The SEC complaint against Stanford is quite astonishing. Here are some of the highlights, which include a slew of outright lies and even an investment with Bernie Madoff.
- Impossibly, Stanford’s portfolio managed to rack up identical 15.71% back-to-back returns in 1995 and 1996 — which implies that this fraud has been going on for at least 13 years.
- Stanford, and his CFO James Davis, have "wholly failed to cooperate with the Commission’s efforts to account
for the $8 billion of investor funds purportedly held by" Stanford International Bank.
- Stanford told at least one customer that the SEC was freezing the CDs, rather than Stanford itself.
- Stanford’s public statements about its investments "are false":
A substantial portion of the bank’s portfolio was
placed in illiquid investments, such as real estate and private equity. Further, the vast majority
SIB’s multi-billion dollar investment portfolio was not monitored by a team of analysts, but rather
by two people – Allen Stanford and James Davis.
- "SIB has exposure to losses from the Madoff
fraud scheme despite the bank’s public assurances to the contrary": Stanford invested money with Tremont Partners, which in turn invested more than 6% of that money with Madoff. One analyst came up with an estimate of $400,000 in Madoff losses.
- "Since 2005, SGC
advisers have sold more than $1 billion ofa proprietary mutual fund wrap program, called Stanford
Allocation Strategy, by using materially false and misleading historical performance data."
- Both Stanford and Davis "refused to appear
and give testimony in the investigation."
- "Tier 3" assets of SIB — "unknown assets under the apparent control of Stanford and Davis" — accounted for 81% of the Bank’s investment portfolio as of December 2008.
- Stanford’s senior investment officer did what he was told by Laura Pendergest-Holt, the CIO:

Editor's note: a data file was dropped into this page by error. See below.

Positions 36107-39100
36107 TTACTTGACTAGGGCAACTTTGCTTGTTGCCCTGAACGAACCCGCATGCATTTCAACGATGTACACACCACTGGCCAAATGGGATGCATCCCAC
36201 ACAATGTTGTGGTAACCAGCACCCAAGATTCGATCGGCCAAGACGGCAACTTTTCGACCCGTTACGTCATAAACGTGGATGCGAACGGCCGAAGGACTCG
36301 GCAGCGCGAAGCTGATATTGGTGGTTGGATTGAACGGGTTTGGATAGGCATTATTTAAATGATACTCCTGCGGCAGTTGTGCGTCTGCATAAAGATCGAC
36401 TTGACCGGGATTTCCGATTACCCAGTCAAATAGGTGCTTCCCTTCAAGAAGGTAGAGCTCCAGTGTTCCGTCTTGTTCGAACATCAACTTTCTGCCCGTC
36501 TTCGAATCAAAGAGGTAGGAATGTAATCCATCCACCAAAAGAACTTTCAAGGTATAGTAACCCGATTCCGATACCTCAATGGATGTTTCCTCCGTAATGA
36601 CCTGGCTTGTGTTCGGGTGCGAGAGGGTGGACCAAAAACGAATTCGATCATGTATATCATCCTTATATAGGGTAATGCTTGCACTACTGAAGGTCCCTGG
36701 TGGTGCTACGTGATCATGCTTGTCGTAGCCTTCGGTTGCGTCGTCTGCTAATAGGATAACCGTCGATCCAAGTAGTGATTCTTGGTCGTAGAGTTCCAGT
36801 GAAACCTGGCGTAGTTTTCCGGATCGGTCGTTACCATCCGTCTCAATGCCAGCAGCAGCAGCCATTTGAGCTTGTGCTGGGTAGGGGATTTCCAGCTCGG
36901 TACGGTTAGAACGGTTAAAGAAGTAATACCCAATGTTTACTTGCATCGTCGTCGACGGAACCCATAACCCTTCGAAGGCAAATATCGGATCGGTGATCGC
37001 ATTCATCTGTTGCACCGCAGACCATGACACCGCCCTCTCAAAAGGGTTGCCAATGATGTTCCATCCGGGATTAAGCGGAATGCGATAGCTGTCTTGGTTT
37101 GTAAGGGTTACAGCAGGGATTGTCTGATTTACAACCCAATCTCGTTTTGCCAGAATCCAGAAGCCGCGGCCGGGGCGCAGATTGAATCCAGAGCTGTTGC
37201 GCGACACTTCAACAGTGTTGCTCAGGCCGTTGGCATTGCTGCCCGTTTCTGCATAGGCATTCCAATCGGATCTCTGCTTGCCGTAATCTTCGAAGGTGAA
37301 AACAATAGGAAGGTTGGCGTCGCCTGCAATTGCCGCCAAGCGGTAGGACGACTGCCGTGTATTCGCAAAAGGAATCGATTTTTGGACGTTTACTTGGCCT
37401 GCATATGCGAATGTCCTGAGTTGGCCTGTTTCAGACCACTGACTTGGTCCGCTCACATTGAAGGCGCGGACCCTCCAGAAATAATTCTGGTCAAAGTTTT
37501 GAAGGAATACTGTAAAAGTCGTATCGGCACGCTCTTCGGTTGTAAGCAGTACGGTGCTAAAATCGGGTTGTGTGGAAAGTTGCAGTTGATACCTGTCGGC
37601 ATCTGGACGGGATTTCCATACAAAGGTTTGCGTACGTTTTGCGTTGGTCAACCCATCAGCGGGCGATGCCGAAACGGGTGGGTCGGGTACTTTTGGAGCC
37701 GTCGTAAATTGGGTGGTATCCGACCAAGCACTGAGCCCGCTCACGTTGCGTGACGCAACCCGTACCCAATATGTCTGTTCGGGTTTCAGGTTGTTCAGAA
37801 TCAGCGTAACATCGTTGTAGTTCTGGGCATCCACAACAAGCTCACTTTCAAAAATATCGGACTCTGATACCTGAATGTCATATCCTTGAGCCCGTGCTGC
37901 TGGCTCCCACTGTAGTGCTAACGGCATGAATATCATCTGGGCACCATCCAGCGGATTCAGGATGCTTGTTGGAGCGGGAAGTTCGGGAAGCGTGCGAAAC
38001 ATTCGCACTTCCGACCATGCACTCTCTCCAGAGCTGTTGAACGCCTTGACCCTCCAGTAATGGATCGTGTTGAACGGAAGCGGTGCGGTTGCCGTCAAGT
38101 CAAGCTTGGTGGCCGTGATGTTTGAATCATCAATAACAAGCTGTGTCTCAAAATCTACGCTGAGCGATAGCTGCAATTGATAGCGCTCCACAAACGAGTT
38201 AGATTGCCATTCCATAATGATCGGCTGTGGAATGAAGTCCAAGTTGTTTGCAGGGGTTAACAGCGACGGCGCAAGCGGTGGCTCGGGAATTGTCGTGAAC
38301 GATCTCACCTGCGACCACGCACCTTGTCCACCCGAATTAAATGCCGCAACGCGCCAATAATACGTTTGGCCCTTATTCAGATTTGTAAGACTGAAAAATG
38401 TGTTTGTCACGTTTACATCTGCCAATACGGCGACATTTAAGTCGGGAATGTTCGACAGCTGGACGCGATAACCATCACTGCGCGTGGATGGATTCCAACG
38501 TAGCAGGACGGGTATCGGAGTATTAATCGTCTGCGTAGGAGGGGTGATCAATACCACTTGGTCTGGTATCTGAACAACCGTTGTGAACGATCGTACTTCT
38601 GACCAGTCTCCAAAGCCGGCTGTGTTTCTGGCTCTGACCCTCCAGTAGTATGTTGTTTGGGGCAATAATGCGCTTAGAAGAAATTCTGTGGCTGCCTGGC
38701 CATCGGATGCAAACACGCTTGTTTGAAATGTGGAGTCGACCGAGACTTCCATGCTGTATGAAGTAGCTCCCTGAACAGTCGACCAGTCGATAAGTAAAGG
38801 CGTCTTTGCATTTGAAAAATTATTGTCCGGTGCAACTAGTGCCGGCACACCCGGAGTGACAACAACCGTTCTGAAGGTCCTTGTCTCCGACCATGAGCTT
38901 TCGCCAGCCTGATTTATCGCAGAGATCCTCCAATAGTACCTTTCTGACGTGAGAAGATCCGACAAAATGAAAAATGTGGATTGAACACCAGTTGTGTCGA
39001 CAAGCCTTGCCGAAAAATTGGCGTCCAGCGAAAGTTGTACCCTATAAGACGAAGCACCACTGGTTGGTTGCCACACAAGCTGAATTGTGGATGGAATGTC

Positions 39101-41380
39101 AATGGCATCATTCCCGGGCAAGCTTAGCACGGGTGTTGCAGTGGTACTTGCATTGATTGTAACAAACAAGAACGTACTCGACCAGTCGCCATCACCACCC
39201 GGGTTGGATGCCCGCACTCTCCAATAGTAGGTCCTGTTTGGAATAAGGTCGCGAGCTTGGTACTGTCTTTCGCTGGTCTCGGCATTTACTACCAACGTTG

The SIO followed Pendergest’s instructions, misrepresenting that
a team of 20-plus analysts monitored the bank’s investment portfolio. In so doing, the SIO never
disclosed to investors that the analysts only monitor approximately 10% of SIB’s money. In fact,
Pendergest-Holt trained the SIO "not to divulge too much" about oversight of the Bank’s
portfolio because that information ”wouldn’t leave an investor with a lot of confidence."
- "SIB’s accountant, C.A.S. Hewlett & Co., a small local accounting firm in
Antigua, is responsible forauditing the multi-billion dollar SID’s investment portfolio. The
Commission attempted several times to contact Hewlett by telephone. No one ever answered the
with the benefit ofhindsight, picked mutual funds that performed extremely well during years
1999 through 2004, and presented the back-tested performance ofthose top-performing funds to
potential clients as ifthey were actual returns earned by the SAS program."
- In any case, the performance claims were simply false: "(e.g., a claimed return of 18.04% in 2000, when actual SAS investors lost as much as 7.5%)."
The only thing missing here is any indication of how much money Stanford really has. If he’s really a billionaire, then maybe all his personal cash can be put towards making his depositors whole. But I suspect that if you have a Stanford CD, you’ll end up with pennies on the dollar. Or maybe a really nice new home in Antigua.